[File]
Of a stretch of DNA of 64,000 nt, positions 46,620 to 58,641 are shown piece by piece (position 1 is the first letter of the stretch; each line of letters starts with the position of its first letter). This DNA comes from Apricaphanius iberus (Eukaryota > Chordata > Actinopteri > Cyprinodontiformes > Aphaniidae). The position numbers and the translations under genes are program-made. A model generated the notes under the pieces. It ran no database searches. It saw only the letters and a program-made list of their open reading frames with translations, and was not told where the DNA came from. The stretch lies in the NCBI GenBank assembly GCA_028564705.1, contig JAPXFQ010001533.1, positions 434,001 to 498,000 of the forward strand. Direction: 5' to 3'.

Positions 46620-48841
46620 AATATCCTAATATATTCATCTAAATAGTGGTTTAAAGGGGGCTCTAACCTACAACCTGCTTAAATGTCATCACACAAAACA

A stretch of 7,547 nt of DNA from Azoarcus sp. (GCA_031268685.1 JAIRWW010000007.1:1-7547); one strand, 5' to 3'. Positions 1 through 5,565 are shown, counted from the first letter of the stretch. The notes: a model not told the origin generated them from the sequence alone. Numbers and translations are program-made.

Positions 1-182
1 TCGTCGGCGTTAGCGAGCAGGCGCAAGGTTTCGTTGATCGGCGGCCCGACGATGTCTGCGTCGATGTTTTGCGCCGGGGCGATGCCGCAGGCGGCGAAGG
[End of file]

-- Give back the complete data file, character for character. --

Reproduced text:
Of a stretch of DNA of 64,000 nt, positions 46,620 to 58,641 are shown piece by piece (position 1 is the first letter of the stretch; each line of letters starts with the position of its first letter). This DNA comes from Apricaphanius iberus (Eukaryota > Chordata > Actinopteri > Cyprinodontiformes > Aphaniidae). The position numbers and the translations under genes are program-made. A model generated the notes under the pieces. It ran no database searches. It saw only the letters and a program-made list of their open reading frames with translations, and was not told where the DNA came from. The stretch lies in the NCBI GenBank assembly GCA_028564705.1, contig JAPXFQ010001533.1, positions 434,001 to 498,000 of the forward strand. Direction: 5' to 3'.

Positions 46620-48841
46620 AATATCCTAATATATTCATCTAAATAGTGGTTTAAAGGGGGCTCTAACCTACAACCTGCTTAAATGTCATCACACAAAACA

A stretch of 7,547 nt of DNA from Azoarcus sp. (GCA_031268685.1 JAIRWW010000007.1:1-7547); one strand, 5' to 3'. Positions 1 through 5,565 are shown, counted from the first letter of the stretch. The notes: a model not told the origin generated them from the sequence alone. Numbers and translations are program-made.

Positions 1-182
1 TCGTCGGCGTTAGCGAGCAGGCGCAAGGTTTCGTTGATCGGCGGCCCGACGATGTCTGCGTCGATGTTTTGCGCCGGGGCGATGCCGCAGGCGGCGAAGG